In law enforcement, things happen that could be controversial. Sometimes we’re wrong, sometimes we’re right, but there has to be a space in there where we can have a conversation with people who have questions. If we haven’t established those relationships in advance, they can’t be established during a crisis or a controversial event. That’s why the foundation of any law enforcement agency is the relationship with the community that you serve.

The department was already getting out into the campus community. It doesn’t always have to be a formal event. I’m very comfortable, and I want my officers to be comfortable, going out, walking around, having conversations. It doesn’t have to be about law enforcement. A student could come up and ask a question, then it spins off into a conversation. “Where are you from? What are you majoring in?” You start to find some commonalities. As they talk to you about things that aren’t necessarily around police work, that’s when we start to humanize each other and put a name to a face. That may open up a conversation later on regarding law enforcement, but for lack of a better term, it could be an icebreaker.

I like formal events, but I enjoy it more when it’s organic, when it just happens. FallFest had those moments. We were out there first and foremost to make sure that the environment was safe. It was a great event that gave us as a department, me included, opportunities to interact with students.

What’s different about law enforcement on a college campus instead of a city?

Greensboro’s population is around 300,000 people. As I worked in the community and saw it grow, I developed a lot of personal relationships. But because there are so many people, I never got a chance to know some people in a positive way. Carolina is a large campus, but much smaller than Greensboro, so I’ll have opportunities to develop personal relationships with a larger percentage of the people that we serve.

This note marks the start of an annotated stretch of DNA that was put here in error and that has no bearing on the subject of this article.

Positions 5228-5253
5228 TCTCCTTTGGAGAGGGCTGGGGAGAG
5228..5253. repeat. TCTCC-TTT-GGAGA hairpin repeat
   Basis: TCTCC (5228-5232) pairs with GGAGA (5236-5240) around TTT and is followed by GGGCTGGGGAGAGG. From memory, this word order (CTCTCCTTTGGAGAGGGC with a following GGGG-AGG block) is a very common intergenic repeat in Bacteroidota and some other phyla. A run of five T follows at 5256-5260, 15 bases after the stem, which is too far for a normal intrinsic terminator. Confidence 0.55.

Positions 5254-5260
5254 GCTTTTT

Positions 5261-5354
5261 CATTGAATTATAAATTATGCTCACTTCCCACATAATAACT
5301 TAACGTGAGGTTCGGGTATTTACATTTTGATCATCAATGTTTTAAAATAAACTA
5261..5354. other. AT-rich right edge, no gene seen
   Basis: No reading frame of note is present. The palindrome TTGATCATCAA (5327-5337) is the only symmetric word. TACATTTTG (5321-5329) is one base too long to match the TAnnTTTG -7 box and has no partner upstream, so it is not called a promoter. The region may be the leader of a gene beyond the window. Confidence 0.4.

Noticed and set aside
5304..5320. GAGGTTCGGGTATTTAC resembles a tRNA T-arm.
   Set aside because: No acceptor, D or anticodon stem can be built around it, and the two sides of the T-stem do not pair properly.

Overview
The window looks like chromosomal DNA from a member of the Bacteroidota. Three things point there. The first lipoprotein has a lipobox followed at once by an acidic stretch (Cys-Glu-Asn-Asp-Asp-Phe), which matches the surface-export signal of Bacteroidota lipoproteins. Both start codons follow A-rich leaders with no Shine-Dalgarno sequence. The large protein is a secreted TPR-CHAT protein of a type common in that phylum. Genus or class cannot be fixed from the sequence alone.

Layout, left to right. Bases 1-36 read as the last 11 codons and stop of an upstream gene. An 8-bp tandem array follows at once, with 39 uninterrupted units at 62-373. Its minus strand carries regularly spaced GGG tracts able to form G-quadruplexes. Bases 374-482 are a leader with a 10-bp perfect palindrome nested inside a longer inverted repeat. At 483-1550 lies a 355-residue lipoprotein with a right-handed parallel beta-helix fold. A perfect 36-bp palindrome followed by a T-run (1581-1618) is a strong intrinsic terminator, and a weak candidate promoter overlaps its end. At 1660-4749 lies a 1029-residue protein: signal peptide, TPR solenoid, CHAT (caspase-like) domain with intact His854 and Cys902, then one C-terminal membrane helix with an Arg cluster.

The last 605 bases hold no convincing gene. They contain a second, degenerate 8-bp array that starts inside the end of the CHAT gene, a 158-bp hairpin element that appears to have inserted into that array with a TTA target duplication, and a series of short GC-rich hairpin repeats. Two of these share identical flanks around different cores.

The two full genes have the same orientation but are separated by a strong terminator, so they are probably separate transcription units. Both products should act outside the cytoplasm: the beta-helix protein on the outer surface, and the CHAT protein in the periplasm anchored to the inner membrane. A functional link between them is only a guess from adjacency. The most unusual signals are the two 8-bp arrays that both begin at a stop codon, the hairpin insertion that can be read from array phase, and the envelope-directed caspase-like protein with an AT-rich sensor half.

And, because my department is smaller, I can develop more personal relationships with officers. Greensboro had over 600 sworn police officers and about 114 civilian employees. So it was difficult to have a lot of one-on-one conversations. Here, I hope to get to know officers a lot better.

Carolina has a specialized population, with the majority of people probably between the age of about 17 and 22. Also everyone is here for a purpose, to get an education. Plus, as a class graduates and new students arrive, large numbers are brand new to our community every year. That’s not the case in a municipality where the population doesn’t turn over as fast. Our department wants to make a great first impression on those new students.

What partners will be important for you to learn about and work with, especially as you begin the job?

Building on and enhancing those partnerships started on day one.

We have many on-campus resources that not only assist students but also can help us as a police department get better. We often are the ones who respond to a situation, and we may not have all the skills necessary to solve the problem. Because we’re the first point of contact, we can connect students to where they need to be. For instance, it could be a service through Student Affairs like the Dean of Students team or CAPS, which offers psychological and counseling services and other resources. If we get the call at 2 a.m. because a student or someone on campus is in crisis, we could serve as that conduit to bring the services to that person.

In a city, it’s difficult sometimes to pull in entities that provide services because they may not be under your umbrella. Carolina’s wealth of knowledge and resources can benefit everyone, including our staff in the police department.